Palo Alto, CA – Five Palo Alto police officers have filed a lawsuit against the city for allowing a Black Lives Matter mural with a distinctly anti-police message to remain on the street in front of police headquarters last summer.
The Palo Alto City Council authorized the creation of the Black Lives Matter mural on June 15, 2020 amid nationwide unrest following the death of George Floyd as he was being arrested by the Minneapolis police, the Palo Alto Daily Post reported.
The finished mural, painted a week later, was 245 feet long and included pictures inside all of the letters spelling out Black Lives Matter.
In the letter “E,” activists painted an image of convicted cop killer Joanne Chesimard, the Palo Alto Daily Post reported.
Chesimard, a prison escapee who now goes by the name of Assata Shakur, gained notoriety after the 1973 murder of New Jersey State Trooper Werner Foerster, who was executed with his own duty weapon along the edge of the New Jersey Turnpike, New Jersey Advance Media reported.
With the help of three gunmen, she escaped from prison in 1979, and has been living under political asylum in Cuba since at least 1984.
Over the years, Chesimard became “an inspiration to the radical, left-wing, anti-government black separatist movement,” FBI Special Agent in Charge Aaron Ford said in 2013.
“While living openly and freely in Cuba, she continues to maintain and promote her terrorist ideology. She provides anti-U.S.-government speeches, espousing the Black Liberation Army’s message of revolution and terrorism,” Agent Ford said.
The FBI and the New Jersey State Attorney General’s Office currently have a combined reward offer of $2 million for information leading to 71-year-old Chesimard’s capture.
The Palo Alto mural also included the logo of the New Black Panthers, a group the Southern Poverty Law Center has identified as a black nationalist hate group that encouraged violence against white people and Jewish people, the Palo Alto Daily Post reported.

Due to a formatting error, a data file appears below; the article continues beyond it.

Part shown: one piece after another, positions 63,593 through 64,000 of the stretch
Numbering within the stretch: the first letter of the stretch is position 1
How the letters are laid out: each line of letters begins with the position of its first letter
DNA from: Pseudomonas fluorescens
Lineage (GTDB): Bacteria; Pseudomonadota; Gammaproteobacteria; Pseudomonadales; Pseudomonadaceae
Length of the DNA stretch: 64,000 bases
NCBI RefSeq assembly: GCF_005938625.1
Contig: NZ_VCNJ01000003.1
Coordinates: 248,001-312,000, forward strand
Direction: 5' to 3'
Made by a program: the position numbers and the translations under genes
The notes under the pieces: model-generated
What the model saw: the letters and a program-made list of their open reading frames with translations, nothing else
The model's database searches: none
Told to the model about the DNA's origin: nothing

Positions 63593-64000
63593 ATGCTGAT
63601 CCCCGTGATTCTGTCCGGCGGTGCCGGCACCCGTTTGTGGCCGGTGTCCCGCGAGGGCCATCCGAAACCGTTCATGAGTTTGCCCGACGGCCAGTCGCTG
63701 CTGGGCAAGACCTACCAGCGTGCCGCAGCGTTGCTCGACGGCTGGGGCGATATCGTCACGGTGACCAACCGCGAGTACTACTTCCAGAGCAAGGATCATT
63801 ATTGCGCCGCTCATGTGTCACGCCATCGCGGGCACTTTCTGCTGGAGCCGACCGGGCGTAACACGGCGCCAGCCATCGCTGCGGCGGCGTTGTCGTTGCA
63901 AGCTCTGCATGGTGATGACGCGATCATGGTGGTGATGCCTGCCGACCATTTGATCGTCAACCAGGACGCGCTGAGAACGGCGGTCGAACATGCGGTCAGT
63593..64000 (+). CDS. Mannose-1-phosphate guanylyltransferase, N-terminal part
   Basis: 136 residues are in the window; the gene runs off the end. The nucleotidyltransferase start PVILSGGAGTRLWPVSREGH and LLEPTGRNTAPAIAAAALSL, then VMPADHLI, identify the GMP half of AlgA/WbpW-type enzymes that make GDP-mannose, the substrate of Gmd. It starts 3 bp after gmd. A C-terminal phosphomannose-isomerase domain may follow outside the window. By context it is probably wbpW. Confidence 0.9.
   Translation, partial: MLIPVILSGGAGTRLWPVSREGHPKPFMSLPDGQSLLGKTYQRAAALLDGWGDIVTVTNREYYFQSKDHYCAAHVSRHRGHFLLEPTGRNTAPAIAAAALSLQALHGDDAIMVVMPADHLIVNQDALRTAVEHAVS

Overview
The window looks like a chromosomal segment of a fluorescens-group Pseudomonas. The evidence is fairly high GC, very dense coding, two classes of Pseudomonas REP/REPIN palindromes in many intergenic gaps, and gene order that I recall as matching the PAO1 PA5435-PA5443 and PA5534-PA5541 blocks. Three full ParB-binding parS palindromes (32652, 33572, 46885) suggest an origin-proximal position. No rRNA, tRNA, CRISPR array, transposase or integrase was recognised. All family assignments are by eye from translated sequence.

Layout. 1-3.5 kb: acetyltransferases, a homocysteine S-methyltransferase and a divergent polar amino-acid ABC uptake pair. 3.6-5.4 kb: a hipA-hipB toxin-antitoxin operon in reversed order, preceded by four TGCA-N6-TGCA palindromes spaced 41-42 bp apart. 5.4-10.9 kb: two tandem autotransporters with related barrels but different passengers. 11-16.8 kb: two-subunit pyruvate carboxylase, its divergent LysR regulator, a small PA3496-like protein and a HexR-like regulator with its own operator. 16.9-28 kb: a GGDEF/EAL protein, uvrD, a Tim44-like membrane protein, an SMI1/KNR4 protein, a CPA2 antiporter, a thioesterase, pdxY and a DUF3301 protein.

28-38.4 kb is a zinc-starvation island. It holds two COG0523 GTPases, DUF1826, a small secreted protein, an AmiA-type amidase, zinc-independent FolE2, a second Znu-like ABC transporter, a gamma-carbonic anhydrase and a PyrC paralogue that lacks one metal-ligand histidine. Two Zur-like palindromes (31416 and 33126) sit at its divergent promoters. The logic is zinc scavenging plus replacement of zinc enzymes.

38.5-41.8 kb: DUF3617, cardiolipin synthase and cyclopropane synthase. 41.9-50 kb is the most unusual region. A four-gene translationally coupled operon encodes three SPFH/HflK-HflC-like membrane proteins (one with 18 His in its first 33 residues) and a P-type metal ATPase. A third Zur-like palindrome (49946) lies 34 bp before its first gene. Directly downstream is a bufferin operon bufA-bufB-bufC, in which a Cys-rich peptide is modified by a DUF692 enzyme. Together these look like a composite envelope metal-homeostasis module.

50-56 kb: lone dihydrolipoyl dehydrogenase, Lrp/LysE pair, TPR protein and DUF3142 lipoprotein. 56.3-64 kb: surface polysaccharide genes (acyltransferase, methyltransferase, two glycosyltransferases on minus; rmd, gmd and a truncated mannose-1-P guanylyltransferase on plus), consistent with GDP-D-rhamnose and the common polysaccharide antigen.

The mural was painted on the street in front of City Hall, but the Palo Alto Police Department’s headquarters is located on the opposite side of the street at 275 Forest Avenue, along the same stretch of roadway.
Both entrances to the police department’s parking lot were located within a half of a block from the Black Lives Matter mural, according to the Palo Alto Daily Post.
Attorneys filed the suit in Santa Clara County Superior Court on June 4 on behalf of Palo Alto Police Officers Eric Figueroa, Michael Foley, Christopher Moore, Robert Parham, and Julie Tannock.
The lawsuit filed by the officers said the city never should have allowed such imagery in front of the police department.
“Law enforcement officers, including the plaintiffs, were forced to physically pass and confront the mural and its offensive, discriminatory and harassing iconography every time they entered the Palo Alto Police Department,” the officers’ complaint read.
“Defendants created and allowed to exist the aforementioned discriminatory and harassing work environment,” the lawsuit read. “Not only did the defendants allow the harassing and discriminatory iconography to exist in the workplace, but they also sanctioned, approved, encouraged, and paid for it.”
The lawsuit said that officers notified “people above them in the chain of command” that they felt the mural violated the state Fair Employment and Housing Act, the Palo Alto Daily Post reported.
But despite those complaints, the city “ratified the conduct and insisted that it remain and persist,” according to the complaint.
The lawsuit alleged that the mural was a form of discrimination against the police officers who filed it based on their race, national origin, and/or color, the Palo Alto Daily Post reported.
The National Police Association (NPA) demanded the city remove the mural in July of 2020 and called it an “atrocity” to celebrate a cop killer in front of City Hall.
“For law enforcement required to enter the building, is there any description other than a hostile work environment?” NPA asked in a written statement.
The artist who painted Chesimard into the mural, Cece Carpio, said her inclusion was essential because the nation’s “status quo” sees her as a threat to “racial capitalism and white supremacy,” the Palo Alto Daily Post reported.
The city had defended the mural and said it would remain on the street for a year, but it was gone by November of 2020.